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Front Psychol. 2018 Dec 13;9:2503. doi: 10.3389/fpsyg.2018.02503. eCollection 2018.

Balancing Performing and Teaching Roles: The Voice of Classical Singers.

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Faculty of Music, University of Toronto, Toronto, ON, Canada.


How do classical singers combine performing and teaching, two highly challenging and consuming careers? The life of a performer combines reward with intense challenging commitment. Furthermore, for the classical vocalist whose body is the instrument, maintaining good health is a priority. Teachers of singing have demanding roles, with the responsibility of guiding their students' vocal technique, in addition to providing inspiration, emotional support and career guidance. Moreover, their work can be taxing on their voices. There is research pertaining to musicians who balance teaching and performing, however the literature reviewed did not present a study which focused solely on classical singers who also teach, whose operatic engagements can be lengthy and travel-orientated. This gap in the literature provided an opportunity to contribute further to the field and examine the relationship between successfully balancing a performance and teaching career for classical vocalists. My aim was to explore: (1) how classical vocalists with extensive performance schedules maintain a commitment to their teaching studio; and (2) how teachers of singing who manage large private studios, and/or teach at high-level music institutions, balance performance careers with their responsibilities to their students. A phenomenological approach was selected for my exploratory study, using a qualitative method to devise an interview guide and analyze data. The procedure used for selecting the sample group was to invite participants representing a range of professional involvement in both teaching and performing. Diversity with regards to gender, base location and experience was also considered. Participants mainly responded via e-mail interviews. They were invited to discuss the following themes: balancing performing obligations with commitments to students, benefits of performing on pedagogy, and maintaining vocal health. Overall, participants felt that their performance experience was essential to their work in the teaching studio, with performing seen as a source of learning to be transmitted to students. On the other hand, for some, teaching was also seen as a source of learning, enhancing performances. Although demanding, the benefits of maintaining and enjoying both a teaching role and an active performing life were affirmed by participants. Attempting to balance both roles becomes a constant quest.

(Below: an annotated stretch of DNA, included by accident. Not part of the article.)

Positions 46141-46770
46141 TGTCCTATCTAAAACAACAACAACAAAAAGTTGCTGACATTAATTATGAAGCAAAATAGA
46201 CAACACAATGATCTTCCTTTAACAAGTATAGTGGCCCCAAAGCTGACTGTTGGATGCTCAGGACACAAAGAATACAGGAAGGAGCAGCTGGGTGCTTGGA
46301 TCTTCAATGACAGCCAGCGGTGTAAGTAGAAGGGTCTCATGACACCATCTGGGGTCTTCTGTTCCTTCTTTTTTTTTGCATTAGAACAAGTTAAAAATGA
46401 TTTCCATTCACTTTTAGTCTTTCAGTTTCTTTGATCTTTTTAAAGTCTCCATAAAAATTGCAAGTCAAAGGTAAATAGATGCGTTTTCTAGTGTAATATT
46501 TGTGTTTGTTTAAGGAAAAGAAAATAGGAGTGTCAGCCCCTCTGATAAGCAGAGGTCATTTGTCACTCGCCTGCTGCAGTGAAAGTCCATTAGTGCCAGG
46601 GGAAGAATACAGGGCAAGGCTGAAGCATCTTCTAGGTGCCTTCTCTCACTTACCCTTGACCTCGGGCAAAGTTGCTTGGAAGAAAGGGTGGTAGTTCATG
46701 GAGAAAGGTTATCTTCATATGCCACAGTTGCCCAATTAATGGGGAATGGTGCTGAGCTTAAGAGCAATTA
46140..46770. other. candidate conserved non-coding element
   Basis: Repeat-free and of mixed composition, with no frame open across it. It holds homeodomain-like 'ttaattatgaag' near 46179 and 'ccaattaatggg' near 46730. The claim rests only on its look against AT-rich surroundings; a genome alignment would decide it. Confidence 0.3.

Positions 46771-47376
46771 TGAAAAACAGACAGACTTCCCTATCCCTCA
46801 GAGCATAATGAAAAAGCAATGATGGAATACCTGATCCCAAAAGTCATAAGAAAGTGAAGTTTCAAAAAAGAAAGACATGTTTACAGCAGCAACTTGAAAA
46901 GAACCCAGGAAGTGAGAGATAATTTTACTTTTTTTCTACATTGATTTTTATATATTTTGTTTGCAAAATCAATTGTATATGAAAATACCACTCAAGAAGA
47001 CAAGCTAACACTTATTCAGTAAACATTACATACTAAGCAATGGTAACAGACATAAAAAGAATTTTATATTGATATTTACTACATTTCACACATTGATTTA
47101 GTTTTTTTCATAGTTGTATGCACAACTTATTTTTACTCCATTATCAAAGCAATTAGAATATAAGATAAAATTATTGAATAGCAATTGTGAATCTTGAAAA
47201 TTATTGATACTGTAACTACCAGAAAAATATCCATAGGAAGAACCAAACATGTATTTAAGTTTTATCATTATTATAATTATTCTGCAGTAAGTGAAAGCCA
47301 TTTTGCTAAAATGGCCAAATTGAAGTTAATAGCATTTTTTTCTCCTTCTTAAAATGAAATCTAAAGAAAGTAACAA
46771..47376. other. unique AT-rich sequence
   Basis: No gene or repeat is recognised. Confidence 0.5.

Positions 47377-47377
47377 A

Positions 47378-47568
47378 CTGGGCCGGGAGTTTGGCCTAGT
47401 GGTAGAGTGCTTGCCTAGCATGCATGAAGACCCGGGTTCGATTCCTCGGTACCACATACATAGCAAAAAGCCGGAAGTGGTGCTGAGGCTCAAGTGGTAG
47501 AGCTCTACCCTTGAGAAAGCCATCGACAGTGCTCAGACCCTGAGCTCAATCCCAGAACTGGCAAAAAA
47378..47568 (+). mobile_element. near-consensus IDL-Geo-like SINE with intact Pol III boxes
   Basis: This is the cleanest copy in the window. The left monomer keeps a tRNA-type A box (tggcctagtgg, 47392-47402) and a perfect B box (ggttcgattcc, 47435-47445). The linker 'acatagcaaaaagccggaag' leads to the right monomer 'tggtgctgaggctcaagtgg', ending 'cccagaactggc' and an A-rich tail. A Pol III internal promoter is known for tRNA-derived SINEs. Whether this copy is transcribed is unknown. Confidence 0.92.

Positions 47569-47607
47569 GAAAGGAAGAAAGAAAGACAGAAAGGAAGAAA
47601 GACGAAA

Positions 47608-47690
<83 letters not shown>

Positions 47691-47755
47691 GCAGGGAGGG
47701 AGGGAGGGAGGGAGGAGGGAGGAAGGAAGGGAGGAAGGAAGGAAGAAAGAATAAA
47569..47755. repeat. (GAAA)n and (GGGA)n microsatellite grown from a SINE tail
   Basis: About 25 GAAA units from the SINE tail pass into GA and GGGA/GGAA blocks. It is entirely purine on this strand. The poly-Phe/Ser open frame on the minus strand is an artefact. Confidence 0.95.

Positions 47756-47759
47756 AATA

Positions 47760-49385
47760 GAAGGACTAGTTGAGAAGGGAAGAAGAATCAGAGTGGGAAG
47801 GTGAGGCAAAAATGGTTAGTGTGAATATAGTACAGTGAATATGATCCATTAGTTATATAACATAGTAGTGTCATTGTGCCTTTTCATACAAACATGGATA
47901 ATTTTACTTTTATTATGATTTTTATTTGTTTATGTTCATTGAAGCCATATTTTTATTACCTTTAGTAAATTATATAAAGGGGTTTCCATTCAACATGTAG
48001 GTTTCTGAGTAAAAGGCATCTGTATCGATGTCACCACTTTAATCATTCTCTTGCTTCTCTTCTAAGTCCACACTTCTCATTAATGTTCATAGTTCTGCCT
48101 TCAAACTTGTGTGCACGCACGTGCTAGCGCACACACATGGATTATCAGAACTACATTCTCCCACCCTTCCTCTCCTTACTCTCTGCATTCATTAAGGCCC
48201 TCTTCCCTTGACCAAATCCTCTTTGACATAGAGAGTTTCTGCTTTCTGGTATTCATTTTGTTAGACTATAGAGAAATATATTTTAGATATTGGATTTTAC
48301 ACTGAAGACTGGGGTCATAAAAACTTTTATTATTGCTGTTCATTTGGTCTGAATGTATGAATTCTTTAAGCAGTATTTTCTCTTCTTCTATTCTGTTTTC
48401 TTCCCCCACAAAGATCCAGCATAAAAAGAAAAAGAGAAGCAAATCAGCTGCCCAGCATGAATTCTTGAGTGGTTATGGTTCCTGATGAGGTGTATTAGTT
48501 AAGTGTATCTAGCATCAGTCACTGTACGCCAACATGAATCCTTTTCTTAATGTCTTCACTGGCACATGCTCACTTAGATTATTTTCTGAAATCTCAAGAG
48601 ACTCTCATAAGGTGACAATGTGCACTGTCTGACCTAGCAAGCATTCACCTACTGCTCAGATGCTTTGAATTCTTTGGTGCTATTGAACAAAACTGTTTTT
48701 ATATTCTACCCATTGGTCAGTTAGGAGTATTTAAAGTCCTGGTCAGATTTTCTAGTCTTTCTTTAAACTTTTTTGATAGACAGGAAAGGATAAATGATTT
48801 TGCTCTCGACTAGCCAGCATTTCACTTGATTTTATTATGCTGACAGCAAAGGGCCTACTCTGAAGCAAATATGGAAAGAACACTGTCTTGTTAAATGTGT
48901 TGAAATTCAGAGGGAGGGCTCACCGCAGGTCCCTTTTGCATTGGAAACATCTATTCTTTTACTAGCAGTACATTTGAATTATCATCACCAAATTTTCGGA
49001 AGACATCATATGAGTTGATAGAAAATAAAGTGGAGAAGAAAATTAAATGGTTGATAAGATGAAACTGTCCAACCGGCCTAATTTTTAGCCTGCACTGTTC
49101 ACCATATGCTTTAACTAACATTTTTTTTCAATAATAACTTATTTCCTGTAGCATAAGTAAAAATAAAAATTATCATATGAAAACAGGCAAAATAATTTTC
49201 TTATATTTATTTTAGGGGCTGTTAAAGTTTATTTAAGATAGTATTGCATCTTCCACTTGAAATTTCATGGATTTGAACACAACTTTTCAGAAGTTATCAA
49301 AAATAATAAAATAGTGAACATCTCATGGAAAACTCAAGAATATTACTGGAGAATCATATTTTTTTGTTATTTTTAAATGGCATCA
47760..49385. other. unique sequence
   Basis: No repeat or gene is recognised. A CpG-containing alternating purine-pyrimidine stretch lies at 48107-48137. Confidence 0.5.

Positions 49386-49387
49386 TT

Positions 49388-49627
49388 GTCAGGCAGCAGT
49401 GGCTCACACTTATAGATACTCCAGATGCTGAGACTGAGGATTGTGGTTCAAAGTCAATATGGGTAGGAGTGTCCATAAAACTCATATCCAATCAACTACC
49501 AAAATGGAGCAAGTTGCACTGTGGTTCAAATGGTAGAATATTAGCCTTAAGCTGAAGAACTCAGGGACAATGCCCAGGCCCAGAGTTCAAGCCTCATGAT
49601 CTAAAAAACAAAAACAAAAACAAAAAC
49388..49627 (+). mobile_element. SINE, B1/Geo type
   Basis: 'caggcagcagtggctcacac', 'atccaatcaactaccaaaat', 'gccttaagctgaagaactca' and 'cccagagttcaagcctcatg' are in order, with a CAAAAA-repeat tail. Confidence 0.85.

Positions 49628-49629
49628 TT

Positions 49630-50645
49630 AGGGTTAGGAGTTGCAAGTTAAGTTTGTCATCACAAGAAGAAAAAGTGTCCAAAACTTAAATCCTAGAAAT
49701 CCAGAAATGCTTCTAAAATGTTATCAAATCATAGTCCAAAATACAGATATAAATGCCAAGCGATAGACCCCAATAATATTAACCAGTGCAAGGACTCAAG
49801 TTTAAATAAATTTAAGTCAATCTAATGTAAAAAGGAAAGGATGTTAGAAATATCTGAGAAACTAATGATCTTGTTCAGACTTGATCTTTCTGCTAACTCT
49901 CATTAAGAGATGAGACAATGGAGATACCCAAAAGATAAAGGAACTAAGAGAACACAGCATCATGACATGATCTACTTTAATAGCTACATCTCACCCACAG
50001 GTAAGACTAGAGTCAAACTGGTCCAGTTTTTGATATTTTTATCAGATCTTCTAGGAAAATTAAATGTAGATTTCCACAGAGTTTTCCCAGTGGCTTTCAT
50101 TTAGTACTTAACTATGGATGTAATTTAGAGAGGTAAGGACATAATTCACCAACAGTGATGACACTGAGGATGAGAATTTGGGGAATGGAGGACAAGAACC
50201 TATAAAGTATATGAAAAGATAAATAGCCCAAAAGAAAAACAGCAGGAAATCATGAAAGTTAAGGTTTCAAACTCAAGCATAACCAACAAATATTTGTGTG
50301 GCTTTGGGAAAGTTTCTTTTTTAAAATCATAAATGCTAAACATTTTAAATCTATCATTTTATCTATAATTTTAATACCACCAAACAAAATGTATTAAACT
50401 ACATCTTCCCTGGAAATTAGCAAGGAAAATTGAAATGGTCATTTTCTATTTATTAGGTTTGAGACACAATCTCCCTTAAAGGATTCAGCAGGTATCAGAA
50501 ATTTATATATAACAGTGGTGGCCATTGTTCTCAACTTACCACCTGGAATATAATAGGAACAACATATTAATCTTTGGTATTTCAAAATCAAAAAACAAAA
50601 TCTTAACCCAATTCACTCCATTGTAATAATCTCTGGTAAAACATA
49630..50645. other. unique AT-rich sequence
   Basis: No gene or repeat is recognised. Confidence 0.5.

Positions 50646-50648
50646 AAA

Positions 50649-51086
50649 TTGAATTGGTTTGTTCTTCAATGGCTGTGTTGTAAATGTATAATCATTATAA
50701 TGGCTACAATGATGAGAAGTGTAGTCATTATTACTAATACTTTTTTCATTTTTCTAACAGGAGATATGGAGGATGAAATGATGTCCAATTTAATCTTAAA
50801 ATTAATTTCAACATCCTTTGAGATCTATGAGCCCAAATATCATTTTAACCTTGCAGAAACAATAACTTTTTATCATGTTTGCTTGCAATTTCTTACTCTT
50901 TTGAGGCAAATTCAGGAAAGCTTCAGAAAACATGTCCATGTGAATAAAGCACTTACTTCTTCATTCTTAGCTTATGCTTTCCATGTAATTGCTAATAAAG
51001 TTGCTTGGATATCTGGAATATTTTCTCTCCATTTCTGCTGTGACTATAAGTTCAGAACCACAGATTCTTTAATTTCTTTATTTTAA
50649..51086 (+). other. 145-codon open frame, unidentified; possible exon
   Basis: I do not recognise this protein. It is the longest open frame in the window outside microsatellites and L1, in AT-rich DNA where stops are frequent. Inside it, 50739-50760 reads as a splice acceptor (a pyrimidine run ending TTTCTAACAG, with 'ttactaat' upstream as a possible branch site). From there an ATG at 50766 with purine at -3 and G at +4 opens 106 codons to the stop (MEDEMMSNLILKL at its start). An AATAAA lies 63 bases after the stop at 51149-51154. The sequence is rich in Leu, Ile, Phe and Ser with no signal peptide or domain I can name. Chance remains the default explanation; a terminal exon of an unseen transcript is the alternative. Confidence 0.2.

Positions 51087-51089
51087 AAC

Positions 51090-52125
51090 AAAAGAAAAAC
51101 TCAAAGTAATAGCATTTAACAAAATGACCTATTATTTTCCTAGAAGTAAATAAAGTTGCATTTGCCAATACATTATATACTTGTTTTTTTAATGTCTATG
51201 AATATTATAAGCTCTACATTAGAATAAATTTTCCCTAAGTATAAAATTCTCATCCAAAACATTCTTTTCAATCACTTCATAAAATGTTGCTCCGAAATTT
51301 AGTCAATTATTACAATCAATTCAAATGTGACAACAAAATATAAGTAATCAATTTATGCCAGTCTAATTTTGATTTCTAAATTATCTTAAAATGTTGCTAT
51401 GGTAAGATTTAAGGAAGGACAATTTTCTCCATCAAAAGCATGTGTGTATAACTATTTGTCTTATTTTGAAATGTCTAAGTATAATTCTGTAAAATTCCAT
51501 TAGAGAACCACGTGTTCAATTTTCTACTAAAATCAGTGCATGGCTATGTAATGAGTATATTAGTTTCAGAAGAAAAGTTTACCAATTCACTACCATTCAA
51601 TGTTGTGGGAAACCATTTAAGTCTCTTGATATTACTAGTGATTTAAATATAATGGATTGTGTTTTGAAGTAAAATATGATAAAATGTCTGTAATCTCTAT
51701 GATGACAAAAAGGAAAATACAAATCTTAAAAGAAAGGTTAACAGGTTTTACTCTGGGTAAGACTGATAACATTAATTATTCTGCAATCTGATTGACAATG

balancing; classical singers; performing; qualitative research; teaching; vocal pedagogy; voice

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